As the COVID-19 pandemic spread like wildfire and affected millions of people, a big hurdle that governments worldwide had to face was the shortage of Rapid testing kits. Due to mass infection, people had to wait for their results for several days. Even though Asymptomatic patients either have mild or no symptoms, they are carriers of the virus. They can unknowingly spread the virus in the time between giving their samples for COVID testing and receiving the results. Therefore, rapid and mass testing was essential.
Scientists at the Gladstone Institutes (University of California, Berkeley, and San Francisco) envisioned a COVID testing kit using which a user would be able to take the swab sample from their nostrils, put it in the device and get the results on their phones in about 15 to 30 minutes. They have recently moved a little closer to converting their vision into reality. Their recent study published in the scientific journal Cell discloses a CRISPR-based test for COVID-19 that provides accurate results within 30 minutes by using a smartphone camera.
The technique was developed due to a collaboration between a UC Berkeley bioengineer Daniel Fletcher, Ph.D., and Jennifer Doudna, Ph.D., a senior investigator at Gladstone and a Noble Prize 2020 winner in Chemistry. The new diagnostic technology not only generates a positive or negative result but also measures viral load or concentration of SARS-COV-2 in the given sample. “When coupled with repeated testing, measuring viral load could help determine whether an infection is increasing or decreasing,” says Fletcher, who is also a Chan Zuckerberg Biohub Investigator.
The existing COVID-19 tests utilize RT-PCR technology to detect the virus. The new test utilizes the enzyme Cas13 to detect the viral RNA in a nasal swab using CRISPR-Cas technology. “We used Cas13, which cuts RNA, instead of the famous CRISPR protein called Cas9, which recognizes and cuts DNA,” said Parinaz Fozouni, co-author of the study. When an RNA-based probe is cleaved in the reaction mixture, it produces camera-detectable fluorescence. The sample is inserted into the device associated with the smartphone. Cas13 enzyme is triggered, and the probing molecule is cleaved when viral RNA is detected in the sample. It results in the emission of fluorescent signals.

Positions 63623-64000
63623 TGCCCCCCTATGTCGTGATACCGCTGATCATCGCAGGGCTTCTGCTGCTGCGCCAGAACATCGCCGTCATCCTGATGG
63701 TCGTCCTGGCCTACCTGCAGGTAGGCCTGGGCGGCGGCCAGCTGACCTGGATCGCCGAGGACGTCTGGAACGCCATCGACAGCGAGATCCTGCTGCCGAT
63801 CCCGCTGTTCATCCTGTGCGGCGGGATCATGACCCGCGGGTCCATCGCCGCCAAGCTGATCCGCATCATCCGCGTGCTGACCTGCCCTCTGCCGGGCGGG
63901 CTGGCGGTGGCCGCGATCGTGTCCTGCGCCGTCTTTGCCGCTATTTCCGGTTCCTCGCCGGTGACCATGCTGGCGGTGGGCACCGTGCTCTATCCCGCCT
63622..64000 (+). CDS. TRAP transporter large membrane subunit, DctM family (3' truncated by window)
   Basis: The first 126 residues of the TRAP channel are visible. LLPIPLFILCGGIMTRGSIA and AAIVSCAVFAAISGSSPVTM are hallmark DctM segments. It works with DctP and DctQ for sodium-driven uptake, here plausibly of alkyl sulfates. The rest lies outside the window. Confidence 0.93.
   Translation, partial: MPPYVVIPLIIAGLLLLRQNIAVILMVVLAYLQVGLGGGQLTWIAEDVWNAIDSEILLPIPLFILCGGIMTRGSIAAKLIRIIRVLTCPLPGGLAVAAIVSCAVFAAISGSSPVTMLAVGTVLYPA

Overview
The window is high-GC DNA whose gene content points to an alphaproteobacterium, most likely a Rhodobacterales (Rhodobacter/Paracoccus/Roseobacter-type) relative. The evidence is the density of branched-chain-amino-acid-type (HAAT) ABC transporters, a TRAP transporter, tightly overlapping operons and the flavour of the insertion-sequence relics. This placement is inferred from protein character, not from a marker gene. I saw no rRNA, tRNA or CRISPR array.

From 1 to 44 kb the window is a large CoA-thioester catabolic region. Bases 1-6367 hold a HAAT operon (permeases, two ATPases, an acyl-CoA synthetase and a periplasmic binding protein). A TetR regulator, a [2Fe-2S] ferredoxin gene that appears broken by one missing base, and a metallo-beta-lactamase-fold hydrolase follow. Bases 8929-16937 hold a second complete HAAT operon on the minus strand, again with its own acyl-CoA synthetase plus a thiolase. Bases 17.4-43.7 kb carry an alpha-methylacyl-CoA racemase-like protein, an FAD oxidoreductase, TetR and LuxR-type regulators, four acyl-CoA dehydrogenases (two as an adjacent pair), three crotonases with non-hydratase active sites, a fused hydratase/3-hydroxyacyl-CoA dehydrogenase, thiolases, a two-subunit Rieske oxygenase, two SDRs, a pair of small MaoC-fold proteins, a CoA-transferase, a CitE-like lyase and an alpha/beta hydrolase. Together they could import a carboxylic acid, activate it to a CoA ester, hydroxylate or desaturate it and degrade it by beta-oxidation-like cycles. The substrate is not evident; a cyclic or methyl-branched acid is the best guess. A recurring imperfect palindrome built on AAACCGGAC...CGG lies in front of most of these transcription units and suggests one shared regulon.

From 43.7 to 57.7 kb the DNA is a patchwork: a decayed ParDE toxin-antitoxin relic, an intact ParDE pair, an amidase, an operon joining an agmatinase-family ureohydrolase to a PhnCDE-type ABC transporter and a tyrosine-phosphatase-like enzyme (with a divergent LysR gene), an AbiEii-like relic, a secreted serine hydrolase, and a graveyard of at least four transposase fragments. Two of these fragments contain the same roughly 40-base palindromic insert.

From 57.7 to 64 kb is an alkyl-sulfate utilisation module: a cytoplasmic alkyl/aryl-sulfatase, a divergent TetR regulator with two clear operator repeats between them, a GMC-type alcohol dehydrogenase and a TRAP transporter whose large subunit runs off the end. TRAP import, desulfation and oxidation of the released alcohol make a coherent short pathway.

The smartphone camera can detect the fluorescence and confirm the presence of the COVID-19 virus in the given sample. The detector consists of a laser to excite the fluorescence and provide the illumination, and an additional lens helps collect the light. Thus, the camera of the smartphone is transformed into a portable microscope. As a result, the samples could be processed faster with accurate results in less than 30 minutes.
The new test technology has a lot of potential because it is portable. It eliminates the large detection devices and relies on smartphones only, which increases its chances of being used at home or the primary health care unit. Furthermore, the same technology can also be used to detect other viruses like Influenza and HIV in the future.